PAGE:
(view Bangkok photos)

The second day of our Bangkok tour started with another "American breakfast" at our hotel. Thinking we were properly dressed, we took a bus to the Grand Palace. Upon our arrival we were told that Jennifer needed a long skirt and Steph needed a blouse over her sundress so that her shoulders weren't showing. They put a deposit on those and at the end of the day got their deposit back. We saw many other tourists with the same-looking skirts and blouses during the day, so we weren't the only unprepared tourists. We took off our shoes and entered the building to see the Emerald Buddha. It has three costumes and we saw it in its rainy season attire. The King of Thailand personally climbs up to change the attire for the rainy season, the winter season, and the dry season. We read that the Emerald Buddha is one of the most venerated sites in Thailand where people pay respect to the Lord Buddha and His Teachings. We had to wait in line to see it, but the line moved quite quickly. After visiting the buildings at the Grand Palace open to visitors, seeing a very long mural depicting the Ramayana story which is very popular all through Southeast Asia, and seeing the very ornate stupas, the beautifully decorated buildings, and the nagas (snakes with many heads) and garudas (mythical king of the birds) guarding many of the buildings, Sunny found a typical Thai restaurant where we ordered noodles. We thought that when in Thailand we should eat the Thai food at least once. After lunch we visited Wat Pho with a huge reclining Buddha. Antonio, Steph and Nico found a soccer ball on the school grounds inside to kick around for a while. At 5:15 we found a bus #44 to take us back to our hotel. Sunny went to buy tickets for the Roi Et bus leaving at 10 PM, so Jennifer, Antonio and he could visit his parents. Jennifer packed and the rest of us got groceries, fresh fruit, and pizza take-out. We did not envy them the 7-hour bus ride from 10 PM until 5 am!

(view Grand Palace photos)

(view Wat Pho photos)

Nina and Jerry had an appointment on the 20th to renew visas in Ranong. We left the hotel in Bangkok with Nico and Steph at 6:30 PM on the 19th. After an hour and a half and paying 6 tolls on various expressways we finally escaped the city in the right direction. What a relief! We saw salt pans and many roadside stands selling bags of salt. We never cease to be amazed at the number of roadside stands very near each other selling the same thing. Sometimes one stand has only 5 or 6 bunches of one kind of fruit for sale. This day we ate Chicken Pad-Thai which is fried noodles with whatever meat and vegetables the vendor has. We were into guessing how much our meals would cost and we all over-estimated. The meal for 4 cost 110 bahts (about $2.75 US. Thai meals generally cost about 25-30 bahts per person or about $0.75 per person, while meals at KFC and pizza places cost about $7-$8 US per person. They seem to know where the tourists go?? This day we were stopped at several checkpoints by police or soldiers. Since we were near the Myanmar (used to be Burma) border we figured they were watching out for refugees and illegal entrants to Thailand.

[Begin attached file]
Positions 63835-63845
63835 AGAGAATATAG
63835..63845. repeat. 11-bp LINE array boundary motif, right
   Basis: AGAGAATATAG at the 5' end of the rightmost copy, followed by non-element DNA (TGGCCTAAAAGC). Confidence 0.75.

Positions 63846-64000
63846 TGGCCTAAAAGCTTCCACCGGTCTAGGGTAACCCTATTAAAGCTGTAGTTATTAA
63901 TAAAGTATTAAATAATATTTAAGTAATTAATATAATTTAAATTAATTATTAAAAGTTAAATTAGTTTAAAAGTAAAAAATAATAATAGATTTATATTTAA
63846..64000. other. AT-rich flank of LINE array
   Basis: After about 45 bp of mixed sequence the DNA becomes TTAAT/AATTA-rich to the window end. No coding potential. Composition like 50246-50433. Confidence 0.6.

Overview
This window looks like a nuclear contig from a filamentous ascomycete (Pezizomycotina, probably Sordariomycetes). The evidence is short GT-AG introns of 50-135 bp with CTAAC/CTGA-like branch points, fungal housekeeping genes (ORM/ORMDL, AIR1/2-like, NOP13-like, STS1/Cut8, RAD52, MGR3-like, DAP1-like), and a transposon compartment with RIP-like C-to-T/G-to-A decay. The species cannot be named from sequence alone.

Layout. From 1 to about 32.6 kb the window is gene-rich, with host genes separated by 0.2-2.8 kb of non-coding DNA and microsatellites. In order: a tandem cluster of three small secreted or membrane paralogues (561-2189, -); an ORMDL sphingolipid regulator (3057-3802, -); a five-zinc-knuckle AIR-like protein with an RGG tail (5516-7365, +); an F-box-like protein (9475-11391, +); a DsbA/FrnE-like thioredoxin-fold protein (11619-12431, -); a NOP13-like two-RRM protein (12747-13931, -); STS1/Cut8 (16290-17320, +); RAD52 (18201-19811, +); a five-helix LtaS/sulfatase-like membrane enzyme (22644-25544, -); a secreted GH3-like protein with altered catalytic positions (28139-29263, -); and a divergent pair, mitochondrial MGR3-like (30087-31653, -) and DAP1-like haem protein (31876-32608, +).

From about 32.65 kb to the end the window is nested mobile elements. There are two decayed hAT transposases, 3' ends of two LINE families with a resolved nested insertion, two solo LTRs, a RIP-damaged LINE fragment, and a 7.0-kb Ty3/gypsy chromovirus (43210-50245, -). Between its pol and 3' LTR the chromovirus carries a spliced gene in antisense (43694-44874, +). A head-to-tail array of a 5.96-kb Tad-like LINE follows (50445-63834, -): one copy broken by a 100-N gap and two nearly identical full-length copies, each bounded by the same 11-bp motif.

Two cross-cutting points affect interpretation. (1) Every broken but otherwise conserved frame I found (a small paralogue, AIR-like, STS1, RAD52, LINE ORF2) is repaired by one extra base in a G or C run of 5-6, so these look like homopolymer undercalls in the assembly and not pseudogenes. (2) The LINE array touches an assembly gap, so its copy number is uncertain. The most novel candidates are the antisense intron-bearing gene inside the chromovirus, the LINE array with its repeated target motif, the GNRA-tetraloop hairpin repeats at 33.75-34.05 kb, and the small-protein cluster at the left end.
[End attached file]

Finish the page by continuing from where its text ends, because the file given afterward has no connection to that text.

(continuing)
We arrived in Ranong at about 5:30 PM after driving about 700 km (420 miles). After looking at 3 hotels we found a good place in the main town where Nico and Steph could use an email cafe while we did our visa run the next day. We found a tourist eating place where Stephanie ordered chicken, Nico ordered pork ribs and we had chicken in red curry sauce. When we left the restaurant Nico and Steph bought some cucumbers from an elephant owner to feed his smallish Asian elephant. Steph was amazed at the amount of urine it put on the street in a process which seemed to go on forever.

In the morning before our visa run we had toasted baguettes with eggs and Steph had a fruit salad. It took us about 2 hours to do the visa run. We had to take a long-tail boat to an island in Myanmar after checking out with the Thailand immigration officers in Ranong. After about 5 minutes in the boat the driver did not slow down for a sharp, steep wave and we were suddenly sopping wet with sea water. Needless to say we weren't too happy. As it turned out we didn't have to see any officials in Myanmar as guys took our passports and $5 US each, got our passports stamped, and returned them to us in the long-tail boat. They asked for tips, but we didn't have any bahts small enough to give them. The trip back across the bay was uneventful except for the fact that the driver had bought two cartons of cigarettes in Myanmar and put them under the floorboards of his boat. He did not claim them when the customs officials stopped us to look in our bags for purchases. We had made no purchases of cigarettes or liquor so it was a quick stop.

(view photos of Ranong)